Thanks to the help of readers, I have the answers to the Wright's Small Engine Service situation.

Dave Miller, who handled all of the repair work for Fred Wright for years, has been working to repair and return all of the 130 lawnmowers stored at Wright's, when it suddenly closed in March.

Wright unexpectedly handed off the business to Miller with some spotty paperwork. Since then, Miller has taken on the responsibility of tuning up and returning the 130 mowers to their owners.

Under the name of Miller's Lawnmower Repair, he has whittled the 130 mowers down to 10. There are still a few mowers as well as chainsaws/trimmers that he doesn't records on how to contact the owners.

If you have stored equipment with Wright's and haven't been contacted, Miller can be called at 993-4328

He does not have storefront like Wright did, though Miller is leasing Rochester warehouse space to store equipment and has a repair shop in Spring Valley.

He offers free pick up and delivery for customers.



In February, Fred Wright closed Wright’s Small Engine Service at 1432 Third Ave. SE, after 27 years of fixing lawnmowers and tuning up snowblowers in Rochester.

He cited the "lack of snow" this past winter as why he decided to pull the plug at that time, when I talked to him for a column on the abrupt closure of his business. That seemed kind of odd.

I thought that would be the last time I dealt with Wright or his small engine shop. However, this story has lingered longer than a Minnesota winter.

When Wright closed the doors, he had a lot of lawnmowers and snowblowers belonging to customers stored at his shop. And the customers weren't informed of what was happening.

Many learned about the closing in my column.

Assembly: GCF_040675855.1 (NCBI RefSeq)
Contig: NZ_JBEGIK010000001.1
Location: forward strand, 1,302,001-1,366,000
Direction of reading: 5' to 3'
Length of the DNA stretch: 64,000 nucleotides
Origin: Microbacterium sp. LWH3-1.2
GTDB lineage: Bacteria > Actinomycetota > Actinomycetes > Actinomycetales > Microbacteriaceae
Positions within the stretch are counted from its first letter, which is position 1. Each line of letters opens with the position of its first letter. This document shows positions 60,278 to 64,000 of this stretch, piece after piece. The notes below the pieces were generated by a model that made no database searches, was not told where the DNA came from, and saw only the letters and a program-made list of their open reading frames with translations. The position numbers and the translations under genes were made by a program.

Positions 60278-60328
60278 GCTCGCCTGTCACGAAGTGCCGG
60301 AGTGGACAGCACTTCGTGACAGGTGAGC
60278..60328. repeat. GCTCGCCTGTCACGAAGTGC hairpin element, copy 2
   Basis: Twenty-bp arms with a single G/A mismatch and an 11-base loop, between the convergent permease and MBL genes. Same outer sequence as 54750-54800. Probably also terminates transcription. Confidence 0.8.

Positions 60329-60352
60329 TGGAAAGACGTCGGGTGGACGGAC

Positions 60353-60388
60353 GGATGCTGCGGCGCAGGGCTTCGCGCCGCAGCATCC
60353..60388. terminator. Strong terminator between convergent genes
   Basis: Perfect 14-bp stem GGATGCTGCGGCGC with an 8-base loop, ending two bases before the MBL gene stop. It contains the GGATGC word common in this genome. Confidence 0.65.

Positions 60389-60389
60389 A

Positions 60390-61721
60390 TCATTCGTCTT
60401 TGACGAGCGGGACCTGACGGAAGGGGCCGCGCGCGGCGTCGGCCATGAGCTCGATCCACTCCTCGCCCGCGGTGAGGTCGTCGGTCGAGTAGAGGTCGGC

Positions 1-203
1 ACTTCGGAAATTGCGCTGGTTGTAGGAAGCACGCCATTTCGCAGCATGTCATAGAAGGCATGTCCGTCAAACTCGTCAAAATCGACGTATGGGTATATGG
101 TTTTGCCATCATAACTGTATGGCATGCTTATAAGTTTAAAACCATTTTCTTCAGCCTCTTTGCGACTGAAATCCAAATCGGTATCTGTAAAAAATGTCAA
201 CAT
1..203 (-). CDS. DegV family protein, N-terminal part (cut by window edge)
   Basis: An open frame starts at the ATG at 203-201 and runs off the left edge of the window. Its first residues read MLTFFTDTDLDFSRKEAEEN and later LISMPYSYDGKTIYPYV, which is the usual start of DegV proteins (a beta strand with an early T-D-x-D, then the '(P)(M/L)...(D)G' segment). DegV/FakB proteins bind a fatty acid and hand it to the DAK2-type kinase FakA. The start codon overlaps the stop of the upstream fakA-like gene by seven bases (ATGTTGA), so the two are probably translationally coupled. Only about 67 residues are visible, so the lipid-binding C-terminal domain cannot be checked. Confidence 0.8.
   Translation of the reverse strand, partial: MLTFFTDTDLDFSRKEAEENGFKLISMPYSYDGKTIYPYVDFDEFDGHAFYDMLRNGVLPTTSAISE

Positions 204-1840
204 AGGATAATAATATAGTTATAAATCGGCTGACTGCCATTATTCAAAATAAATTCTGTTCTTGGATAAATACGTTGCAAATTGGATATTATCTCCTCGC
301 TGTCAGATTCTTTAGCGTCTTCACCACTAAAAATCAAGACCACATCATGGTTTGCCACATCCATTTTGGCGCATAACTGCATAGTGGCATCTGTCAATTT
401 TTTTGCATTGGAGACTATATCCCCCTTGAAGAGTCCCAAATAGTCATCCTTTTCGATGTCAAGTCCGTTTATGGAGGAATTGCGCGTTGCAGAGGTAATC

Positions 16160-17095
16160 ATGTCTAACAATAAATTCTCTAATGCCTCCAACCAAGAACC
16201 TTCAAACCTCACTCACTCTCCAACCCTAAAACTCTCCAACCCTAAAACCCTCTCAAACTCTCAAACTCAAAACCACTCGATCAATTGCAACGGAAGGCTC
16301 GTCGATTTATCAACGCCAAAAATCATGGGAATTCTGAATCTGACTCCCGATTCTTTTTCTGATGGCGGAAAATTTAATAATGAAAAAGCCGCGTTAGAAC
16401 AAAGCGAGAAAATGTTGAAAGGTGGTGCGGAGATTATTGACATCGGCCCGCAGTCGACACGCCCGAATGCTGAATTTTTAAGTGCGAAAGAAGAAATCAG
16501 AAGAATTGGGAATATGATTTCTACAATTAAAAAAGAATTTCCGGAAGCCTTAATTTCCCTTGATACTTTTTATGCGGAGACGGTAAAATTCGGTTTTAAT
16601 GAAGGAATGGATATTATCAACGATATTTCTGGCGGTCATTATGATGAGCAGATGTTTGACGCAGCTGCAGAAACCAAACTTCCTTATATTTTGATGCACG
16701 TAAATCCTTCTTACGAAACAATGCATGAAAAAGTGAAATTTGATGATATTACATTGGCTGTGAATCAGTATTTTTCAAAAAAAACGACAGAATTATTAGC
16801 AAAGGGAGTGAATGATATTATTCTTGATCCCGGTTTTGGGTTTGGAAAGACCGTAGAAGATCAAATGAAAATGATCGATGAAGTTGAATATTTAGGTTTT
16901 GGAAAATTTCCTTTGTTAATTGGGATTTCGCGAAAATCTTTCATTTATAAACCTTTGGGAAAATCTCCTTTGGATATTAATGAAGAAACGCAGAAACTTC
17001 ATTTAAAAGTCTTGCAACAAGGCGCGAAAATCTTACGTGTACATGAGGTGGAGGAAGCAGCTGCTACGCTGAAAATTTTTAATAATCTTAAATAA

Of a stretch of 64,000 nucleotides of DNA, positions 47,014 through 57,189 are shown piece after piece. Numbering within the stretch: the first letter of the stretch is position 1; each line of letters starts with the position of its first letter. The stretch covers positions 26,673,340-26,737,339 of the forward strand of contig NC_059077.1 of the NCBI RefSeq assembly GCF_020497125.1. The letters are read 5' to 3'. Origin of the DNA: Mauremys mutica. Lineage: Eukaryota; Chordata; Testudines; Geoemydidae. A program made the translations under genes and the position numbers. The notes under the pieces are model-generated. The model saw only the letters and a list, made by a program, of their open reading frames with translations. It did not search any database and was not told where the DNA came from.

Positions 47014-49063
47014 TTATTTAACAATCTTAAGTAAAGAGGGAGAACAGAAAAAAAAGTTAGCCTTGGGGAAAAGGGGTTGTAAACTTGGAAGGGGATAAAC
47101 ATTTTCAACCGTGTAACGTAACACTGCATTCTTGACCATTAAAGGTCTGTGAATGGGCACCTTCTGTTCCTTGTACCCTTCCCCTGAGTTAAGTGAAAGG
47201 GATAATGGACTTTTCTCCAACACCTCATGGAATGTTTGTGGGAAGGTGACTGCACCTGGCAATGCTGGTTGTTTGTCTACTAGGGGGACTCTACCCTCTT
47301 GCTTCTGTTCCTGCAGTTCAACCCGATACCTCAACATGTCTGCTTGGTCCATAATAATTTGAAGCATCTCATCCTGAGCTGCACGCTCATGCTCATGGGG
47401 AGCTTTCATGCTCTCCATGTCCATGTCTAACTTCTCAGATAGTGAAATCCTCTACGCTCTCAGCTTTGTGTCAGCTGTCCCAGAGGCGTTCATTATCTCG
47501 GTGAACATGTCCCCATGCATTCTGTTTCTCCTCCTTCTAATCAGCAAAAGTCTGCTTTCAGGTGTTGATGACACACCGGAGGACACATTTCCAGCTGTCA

Soon after my article ran, many of his customers reached out to me to find out how to get their property back. Wright was not returning their calls and was not easy to find.

I managed to get a message to him and he called me to say that he had handed off his customer list. The new mechanic was in the process of contacting customers, so he assured me that everything was resolved and there was no need for me to write about him again.

However, his customers seem to have another view of the situation. I'm still getting emails and phone calls from Wright's customers wondering about their lawnmowers and other property.

Some of the people calling are elderly ladies, who are worried about not being able to mow their lawns, because the man they trusted with their lawnmowers hasn't returned them.

Does anyone out there know what the story is with Wright or where these lawnmowers are?

If anyone knows Fred Wright, please tell him to contact me to finally resolve this. I'd like to write an article explaining how his customers can get their lawnmowers (and snowblowers or whatever).

What's your reaction?


Business Reporter

Jeff has worked at newspapers as a reporter, columnist, editor, photographer and copy editor since 1992. He started at the Post Bulletin in 1999. Kiger is the PB's business reporter and writes a daily column, "Heard on the Street."

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